I will leave you with a phrase from Taylor’s book which highlights the balance that is perhaps needed; he speaks of:

“the ability of beautiful things to ‘teach’ the observer religious truths through the sensory powers illuminated by the intellect” (p. 106).



Book Review: Landscape with Dragons (updated)

Dear Reader,

It was pointed out to me that I made a pretty grievous error in the earlier version of this post (got the author’s name wrong — whoops!). Fpr some reason wordpress won’t let me edit that particular post, so here it is revised. The original post is from 2014. 

I have heard  a few times over the years about the book Landscape with Dragons by  Michael O’Brien. Most recently it was recommended at the Story-Formed Conference. My expectation going into this book, based on who I had heard about it from, was that it would be great. Having just finished reading it, I am not only disappointed but rather surprised as well (in a bad way)that it has such a good reputation. There is useful material in this book and it did make me think which is the main thing I like in a book, but I can’t say I agreed with it overall.

The author, Michael O’Brien, has some assumptions that are really pretty central to what he has to say. These include:

  • We are in the midst of a spiritual battleground:

“Christian parents must keep in mind that their child is an eternal soul, called by God into a world that is a spiritual battleground.” (p. 19)

  • Children are affected by what he calls “impressionism” (p. 168). By this he means that they are profoundly affected by the books they read (and even more so by the movies they see).
  • Given these two facts, parents have a big job before them:

“The absolutely essential task of parents is to give their children a true culture, a sure foundation on which to stand.” (p. 168)

In essence, I do not disagree with any of these points, and I did initially like the book and think that it would be all I had imagined. My problem comes when O’Brien gets down to the specifics of what he means.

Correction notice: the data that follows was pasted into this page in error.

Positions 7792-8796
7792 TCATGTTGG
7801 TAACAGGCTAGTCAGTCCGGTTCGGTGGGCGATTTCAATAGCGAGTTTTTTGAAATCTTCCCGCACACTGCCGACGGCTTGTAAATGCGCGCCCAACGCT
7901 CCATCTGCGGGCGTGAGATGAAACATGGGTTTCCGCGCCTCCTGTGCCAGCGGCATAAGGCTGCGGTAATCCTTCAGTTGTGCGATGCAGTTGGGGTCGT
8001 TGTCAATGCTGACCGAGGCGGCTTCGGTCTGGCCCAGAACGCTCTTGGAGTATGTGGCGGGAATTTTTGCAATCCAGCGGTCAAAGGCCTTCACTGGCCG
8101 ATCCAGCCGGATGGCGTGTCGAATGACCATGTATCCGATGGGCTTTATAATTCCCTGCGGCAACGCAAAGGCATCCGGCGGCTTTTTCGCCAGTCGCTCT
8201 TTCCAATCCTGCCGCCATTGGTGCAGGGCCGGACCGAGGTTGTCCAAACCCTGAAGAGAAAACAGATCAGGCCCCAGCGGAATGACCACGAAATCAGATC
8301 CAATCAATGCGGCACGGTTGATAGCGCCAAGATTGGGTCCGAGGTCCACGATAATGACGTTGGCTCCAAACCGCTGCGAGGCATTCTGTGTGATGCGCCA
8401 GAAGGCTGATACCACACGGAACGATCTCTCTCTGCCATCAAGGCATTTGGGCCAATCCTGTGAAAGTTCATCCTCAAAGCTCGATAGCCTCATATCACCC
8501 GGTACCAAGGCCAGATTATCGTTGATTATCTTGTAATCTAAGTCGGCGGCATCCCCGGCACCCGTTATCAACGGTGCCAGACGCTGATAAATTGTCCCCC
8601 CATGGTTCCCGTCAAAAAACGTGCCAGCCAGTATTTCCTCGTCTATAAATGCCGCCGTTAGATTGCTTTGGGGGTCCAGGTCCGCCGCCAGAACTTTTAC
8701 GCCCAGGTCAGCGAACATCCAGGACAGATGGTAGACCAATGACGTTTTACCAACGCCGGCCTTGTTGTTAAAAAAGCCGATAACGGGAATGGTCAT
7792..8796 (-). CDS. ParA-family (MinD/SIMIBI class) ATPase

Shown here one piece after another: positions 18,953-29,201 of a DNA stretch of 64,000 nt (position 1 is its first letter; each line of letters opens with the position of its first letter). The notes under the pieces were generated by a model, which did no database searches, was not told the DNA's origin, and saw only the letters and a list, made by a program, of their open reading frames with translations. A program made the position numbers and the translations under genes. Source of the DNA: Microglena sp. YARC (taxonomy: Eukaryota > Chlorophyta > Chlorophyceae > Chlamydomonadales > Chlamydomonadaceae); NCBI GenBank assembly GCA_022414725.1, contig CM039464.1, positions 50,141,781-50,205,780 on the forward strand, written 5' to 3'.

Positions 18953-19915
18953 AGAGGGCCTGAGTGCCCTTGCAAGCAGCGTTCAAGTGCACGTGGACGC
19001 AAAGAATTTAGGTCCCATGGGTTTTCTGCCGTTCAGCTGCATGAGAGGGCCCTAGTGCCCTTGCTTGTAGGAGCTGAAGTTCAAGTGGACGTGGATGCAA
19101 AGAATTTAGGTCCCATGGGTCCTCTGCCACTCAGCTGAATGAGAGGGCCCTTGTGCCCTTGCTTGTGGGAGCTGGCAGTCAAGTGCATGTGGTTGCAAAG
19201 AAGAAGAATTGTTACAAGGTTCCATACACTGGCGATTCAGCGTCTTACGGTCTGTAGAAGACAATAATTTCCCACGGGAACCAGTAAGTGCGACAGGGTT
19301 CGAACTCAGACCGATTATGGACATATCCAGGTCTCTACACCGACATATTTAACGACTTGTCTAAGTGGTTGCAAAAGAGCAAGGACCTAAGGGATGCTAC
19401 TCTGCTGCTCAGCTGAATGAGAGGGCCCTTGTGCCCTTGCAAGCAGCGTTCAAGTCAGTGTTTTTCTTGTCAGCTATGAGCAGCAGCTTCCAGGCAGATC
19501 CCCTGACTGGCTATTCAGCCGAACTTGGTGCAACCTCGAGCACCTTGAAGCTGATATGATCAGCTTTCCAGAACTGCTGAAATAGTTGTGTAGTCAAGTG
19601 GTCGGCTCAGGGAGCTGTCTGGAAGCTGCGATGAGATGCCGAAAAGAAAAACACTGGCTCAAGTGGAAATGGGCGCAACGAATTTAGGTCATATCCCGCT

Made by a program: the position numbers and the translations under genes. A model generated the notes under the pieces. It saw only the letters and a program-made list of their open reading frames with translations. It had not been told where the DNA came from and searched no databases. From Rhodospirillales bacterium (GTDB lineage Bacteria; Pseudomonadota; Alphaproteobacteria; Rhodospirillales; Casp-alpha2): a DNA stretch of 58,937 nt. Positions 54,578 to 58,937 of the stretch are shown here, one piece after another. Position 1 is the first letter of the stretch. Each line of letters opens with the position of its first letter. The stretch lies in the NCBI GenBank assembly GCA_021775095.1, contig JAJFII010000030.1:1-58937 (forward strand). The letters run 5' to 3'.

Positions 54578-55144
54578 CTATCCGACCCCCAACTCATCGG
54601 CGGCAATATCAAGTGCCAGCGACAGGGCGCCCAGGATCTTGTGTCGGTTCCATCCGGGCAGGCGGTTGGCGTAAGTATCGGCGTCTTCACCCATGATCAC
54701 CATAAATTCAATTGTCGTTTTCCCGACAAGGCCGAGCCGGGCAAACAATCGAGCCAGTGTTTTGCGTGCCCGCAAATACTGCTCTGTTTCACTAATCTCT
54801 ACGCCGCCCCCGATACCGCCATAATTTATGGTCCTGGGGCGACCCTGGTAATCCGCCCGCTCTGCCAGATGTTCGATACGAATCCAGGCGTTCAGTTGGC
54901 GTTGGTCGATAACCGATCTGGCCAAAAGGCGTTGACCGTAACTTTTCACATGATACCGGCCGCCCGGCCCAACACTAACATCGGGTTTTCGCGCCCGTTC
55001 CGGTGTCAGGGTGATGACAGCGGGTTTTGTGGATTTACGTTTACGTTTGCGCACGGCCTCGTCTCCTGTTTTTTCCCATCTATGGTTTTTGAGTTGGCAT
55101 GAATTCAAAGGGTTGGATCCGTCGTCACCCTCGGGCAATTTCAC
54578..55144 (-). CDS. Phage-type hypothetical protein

O’Brien gives a list of questions one must ask oneself when evaluating a book:

“A simple rule of thumb is to ask the following questions when assessing a book, video, or film: Does the story reinforce my child’s understanding of the moral order of the universe? Or does it undermine it? Does it do some of both? Do I want that? What precisely is the author saying about the nature of evil? What does he tell the reader (or viewer) about the nature of the war between good and evil?” (p. 104)

These again are good questions, but it the application where we would begin to disagree. As I have said many times before in this blog, I am not generally bothered by fantastical or magical elements in books. While I do think books and stories have a great deal of power, I also think that we are capable of setting aside the world as we know it for a bit and accepting the world of the story without ultimately giving up our own values. There is a fine line here and I want to be careful how I say this. It is not that I would like or want my children to read a story which rejects the moral world I know completely. But I am willing to put up with a fair amount of magic and even things that might be labeled occult in our own world in a story-world. For instance, in our world if a wise old woman laid her hands on a hero to heal him of his wounds, I might scream “occult!” and say that the real power was from Satan. But I see no problem with reading a story in which this is part of the plot and is even portrayed in a positive light. Similarly, characters in a story might be able to read one another’s minds, but in real life I would not allow for such a thing to happen without demonic influence. I guess for me there is a distinction between the story’s natural laws and its moral laws. I am perfectly willing for the natural laws to change and for there to be magic which allows healing or mind-communication or other such things, but I would probably not like a story in which adultery and murder are acceptable and treated without disdain or consequences. I think my children also are able to distinguish between things which can happen in the real world and what can happen in  stories. This is why for the most part I am a lot more bothered by books set in this world in which siblings are always snarping at each other than by books with fantastical elements.

O’Brien also allows for some magic and fantastical elements in stories:

“The sun may be green and the fish may fly through the air, but however fantastical the imagined world, there is retained in it a faithfulness to the moral order of the actual universe.” (p. 28)

But, while not opposed to all magical elements, he takes a much harder line than I would in rejecting any story with what he deems occult elements. O’Brien is a big proponent of the works of C.S. lewis, J.R.R. Tolkien and George MacDonald (as are many other Christians of all stripes). Though their works are often fantastical and contain magic, he sees a very different use of it in their writing: